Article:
Not all suspected cases of herb-drug interactions are published. However, in order for a suspected case to be published, it usually has to be formally written up by a doctor involved in the case, submitted to a journal, and reviewed by other doctors or researchers who are familiar with this subject area. Publication of a suspected case does not mean that the herb-drug interaction definitely occurred, but it does mean that the case was presented in a manner considered consistent with the modern standards for reporting such incidents.

All major medical journals, and many minor medical journals, have several of their articles listed—and often abstracted—in a huge database maintained by the National Center for Biotechnology Information (NCBI) of the National Library of Medicine (NLM), a division of the National Institutes of Health (NIH). The information is posted for easy searching on the internet; the website where one accesses the information is now called PubMed and its search address is:

This site provides a space into which the user may type the search terms to yield a series of abstract titles, with access to abstracts (or fuller reference information when abstracts are not available). Most abstracts downloaded by this procedure allow for obtaining the original article. The majority of full articles require payment (typically $35), but increasingly there are free access links so that the article is readily consulted. The procedure for checking herb-drug interactions is to type in:

[name of the drug], herb-drug interactions

As an example, one can type in:

Cyclosporin, herb-drug interactions

Upon hitting the return button of the keyboard or clicking on the “search” icon on the screen, the search is rapidly completed. In the example cited here, there are quite a few abstracts of laboratory studies and of subjects not directly related to patient concerns, so a further refinement is used:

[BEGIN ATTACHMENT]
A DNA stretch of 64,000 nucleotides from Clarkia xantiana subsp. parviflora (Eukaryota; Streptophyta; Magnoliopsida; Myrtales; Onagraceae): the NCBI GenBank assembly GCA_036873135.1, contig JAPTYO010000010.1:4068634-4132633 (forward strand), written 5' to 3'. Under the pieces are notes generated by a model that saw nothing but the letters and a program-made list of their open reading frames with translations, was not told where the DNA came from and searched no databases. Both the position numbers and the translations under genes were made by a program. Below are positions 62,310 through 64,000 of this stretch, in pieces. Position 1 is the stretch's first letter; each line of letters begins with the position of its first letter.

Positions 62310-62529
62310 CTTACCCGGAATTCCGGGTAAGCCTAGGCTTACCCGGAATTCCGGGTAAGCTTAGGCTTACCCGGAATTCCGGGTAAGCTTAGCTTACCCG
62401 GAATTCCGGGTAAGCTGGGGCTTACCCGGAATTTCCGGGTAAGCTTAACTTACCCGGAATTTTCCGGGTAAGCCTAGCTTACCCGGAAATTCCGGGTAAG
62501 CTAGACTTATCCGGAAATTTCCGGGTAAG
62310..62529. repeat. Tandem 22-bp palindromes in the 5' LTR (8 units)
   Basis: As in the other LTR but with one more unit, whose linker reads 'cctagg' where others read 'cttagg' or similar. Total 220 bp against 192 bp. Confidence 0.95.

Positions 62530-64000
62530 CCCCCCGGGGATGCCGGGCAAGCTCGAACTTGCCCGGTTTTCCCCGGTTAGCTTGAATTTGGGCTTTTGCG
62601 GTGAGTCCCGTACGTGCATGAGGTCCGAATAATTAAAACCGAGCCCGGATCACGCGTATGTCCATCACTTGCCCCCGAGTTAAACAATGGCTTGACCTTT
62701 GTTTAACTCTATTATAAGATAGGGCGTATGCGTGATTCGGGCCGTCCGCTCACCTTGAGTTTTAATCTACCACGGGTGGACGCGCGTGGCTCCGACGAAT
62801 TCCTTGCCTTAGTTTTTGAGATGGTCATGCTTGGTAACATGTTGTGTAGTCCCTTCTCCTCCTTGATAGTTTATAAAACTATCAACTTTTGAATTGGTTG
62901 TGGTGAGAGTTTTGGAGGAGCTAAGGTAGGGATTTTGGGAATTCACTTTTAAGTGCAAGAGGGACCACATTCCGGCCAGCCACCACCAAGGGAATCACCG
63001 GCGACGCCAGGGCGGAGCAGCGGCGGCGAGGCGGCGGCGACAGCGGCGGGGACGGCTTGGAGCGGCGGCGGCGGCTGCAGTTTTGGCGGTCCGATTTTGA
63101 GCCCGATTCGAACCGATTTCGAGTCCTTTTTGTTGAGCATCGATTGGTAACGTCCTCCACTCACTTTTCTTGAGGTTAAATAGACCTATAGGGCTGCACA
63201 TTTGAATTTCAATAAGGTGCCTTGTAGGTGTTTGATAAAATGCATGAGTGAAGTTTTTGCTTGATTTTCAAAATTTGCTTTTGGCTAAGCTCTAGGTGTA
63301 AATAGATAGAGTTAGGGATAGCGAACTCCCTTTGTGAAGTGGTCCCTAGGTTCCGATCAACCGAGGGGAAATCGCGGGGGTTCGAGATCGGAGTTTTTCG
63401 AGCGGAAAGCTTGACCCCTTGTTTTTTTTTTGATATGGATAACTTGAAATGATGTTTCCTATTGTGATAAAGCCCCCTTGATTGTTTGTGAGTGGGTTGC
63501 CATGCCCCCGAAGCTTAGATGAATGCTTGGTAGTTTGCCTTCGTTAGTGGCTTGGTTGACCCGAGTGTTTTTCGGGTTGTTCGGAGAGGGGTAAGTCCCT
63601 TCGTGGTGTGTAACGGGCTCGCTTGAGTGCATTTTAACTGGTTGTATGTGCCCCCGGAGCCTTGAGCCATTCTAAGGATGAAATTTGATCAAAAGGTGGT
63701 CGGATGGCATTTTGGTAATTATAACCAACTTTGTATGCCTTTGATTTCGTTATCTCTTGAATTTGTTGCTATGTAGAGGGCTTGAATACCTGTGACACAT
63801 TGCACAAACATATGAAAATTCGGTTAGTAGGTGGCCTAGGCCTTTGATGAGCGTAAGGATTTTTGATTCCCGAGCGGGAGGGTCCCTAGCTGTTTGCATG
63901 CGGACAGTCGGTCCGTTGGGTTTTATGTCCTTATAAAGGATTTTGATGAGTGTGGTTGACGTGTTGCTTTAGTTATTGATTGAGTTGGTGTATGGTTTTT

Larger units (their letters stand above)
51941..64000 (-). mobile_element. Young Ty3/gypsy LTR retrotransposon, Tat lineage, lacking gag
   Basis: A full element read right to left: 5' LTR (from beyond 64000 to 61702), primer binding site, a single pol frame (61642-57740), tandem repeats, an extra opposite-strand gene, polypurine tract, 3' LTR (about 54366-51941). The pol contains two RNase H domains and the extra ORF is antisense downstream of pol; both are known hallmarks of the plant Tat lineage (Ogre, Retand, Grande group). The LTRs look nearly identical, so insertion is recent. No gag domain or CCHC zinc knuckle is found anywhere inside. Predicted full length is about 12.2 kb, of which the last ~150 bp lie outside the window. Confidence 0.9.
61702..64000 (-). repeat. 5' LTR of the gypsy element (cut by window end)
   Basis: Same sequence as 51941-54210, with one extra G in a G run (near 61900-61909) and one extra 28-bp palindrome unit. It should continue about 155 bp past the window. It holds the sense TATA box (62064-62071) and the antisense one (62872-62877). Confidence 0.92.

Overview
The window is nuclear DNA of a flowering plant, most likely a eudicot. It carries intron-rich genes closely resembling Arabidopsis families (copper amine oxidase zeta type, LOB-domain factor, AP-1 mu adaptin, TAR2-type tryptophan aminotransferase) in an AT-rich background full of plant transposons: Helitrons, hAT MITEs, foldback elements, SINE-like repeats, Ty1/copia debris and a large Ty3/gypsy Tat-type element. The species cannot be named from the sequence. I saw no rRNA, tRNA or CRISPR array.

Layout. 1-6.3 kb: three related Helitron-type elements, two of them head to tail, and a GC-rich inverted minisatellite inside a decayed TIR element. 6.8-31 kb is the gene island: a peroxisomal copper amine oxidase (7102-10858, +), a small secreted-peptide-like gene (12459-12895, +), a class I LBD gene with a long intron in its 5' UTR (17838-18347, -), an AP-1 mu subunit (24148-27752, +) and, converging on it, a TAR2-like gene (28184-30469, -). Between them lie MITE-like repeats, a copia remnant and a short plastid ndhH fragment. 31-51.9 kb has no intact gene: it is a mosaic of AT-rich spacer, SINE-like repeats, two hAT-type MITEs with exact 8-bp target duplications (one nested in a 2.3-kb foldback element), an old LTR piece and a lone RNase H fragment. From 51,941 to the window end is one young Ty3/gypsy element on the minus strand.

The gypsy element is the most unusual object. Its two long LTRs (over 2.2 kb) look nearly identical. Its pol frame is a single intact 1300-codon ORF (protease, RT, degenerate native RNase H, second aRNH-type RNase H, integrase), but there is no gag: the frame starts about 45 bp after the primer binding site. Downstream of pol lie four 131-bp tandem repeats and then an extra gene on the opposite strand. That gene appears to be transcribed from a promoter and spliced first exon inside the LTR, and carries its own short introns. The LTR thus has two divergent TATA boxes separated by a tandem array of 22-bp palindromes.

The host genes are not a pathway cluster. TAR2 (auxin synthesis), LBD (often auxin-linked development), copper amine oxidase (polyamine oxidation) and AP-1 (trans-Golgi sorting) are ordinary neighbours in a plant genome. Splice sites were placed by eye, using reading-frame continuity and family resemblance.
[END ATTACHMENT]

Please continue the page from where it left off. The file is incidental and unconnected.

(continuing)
Cyclosporin, herb-drug interactions, clinical reports

There are two abstracts (in a 2017 search)—one from 2013 with regard to cranberry juice and the other, from 2000, about St. John’s wort.

In most instances, when checking a drug for interactions, the page will display the following:

No items found.

The small number of reports of specific herb-drug interactions is the reason for getting this as a typical result. If one enters: Warfarin, herb-drug interactions, there will be a large number of abstracts, most of them involving investigation of mechanism of action. Adding the search term clinical report reduces the number to six (as of 2017), those being mainly reviews and proposals; two common supplements, cranberry juice and fish oil are the basis for two of the six reports. One review article (2001) indicates concern for garlic, ginkgo leaf, and salvia (danshen); earlier reports mentioned tang-kuei (danggui). Lack of more recent reports for some of these herbs may suggest that the prior clinical cases were not reproducible interactions. Danshen and danggui are examples of herbs that may have a pharmacodynamic interaction; that is, both Warfarin and these herbs might reduce the speed of spontaneous blood coagulation.

If a report of interaction appears, it is important to check the abstract for details to confirm that there is an actual report of herb-drug interaction rather than merely a concern raised.   Also, once an herb-drug interaction report is found in the first search, a new search should be performed, specifying the herb and the drug in the search box (not just the drug name and general area of herb-drug interactions). For example, if one types in the entry—Warfarin, salvia—there are additional reviews, plus some reports on this specific interaction. One of the recent reviews (2015) that focuses on Chinese herbs expands the list of herbs that may reinforce the anticoagulant action of Warfarin to 44, but the authors caution that the effect is seen in laboratory study but not confirmed clinically:

Many of the interactions of herbs with warfarin are extrapolated from experimental studies; the in vivo effects on humans, however, remain to be found. We also acknowledge that many other herb-warfarin interactions likely go unrecognized by unsuspecting practitioners. As such, we advise that practitioners be cognizant of the entity of herb-warfarin interactions and maintain a high index of suspicion in patients with poor INR control. In view of the documented reports and studies highlighting the risk of over- or under-anticoagulation of the 11 herbs (i.e. danshen, ginkgo, dong quai, American ginseng, safflower, peach kernel, licorice, Asian ginseng, lycium, ginger and notoginseng) with warfarin, we opine that it would only be prudent to exercise caution in cases of concomitant use of these herbs with warfarin.

No individual clinical reports of the interaction of salvia with Warfarin were listed when the PubMed search term clinical report was added. If one tries the entry—cyclosporin, St. John’s Wort—82 references are found, often with passing mention or laboratory studies. Adding the search term clinical report drops the number to 3, only one of them directly involving cyclosporine (from 2000).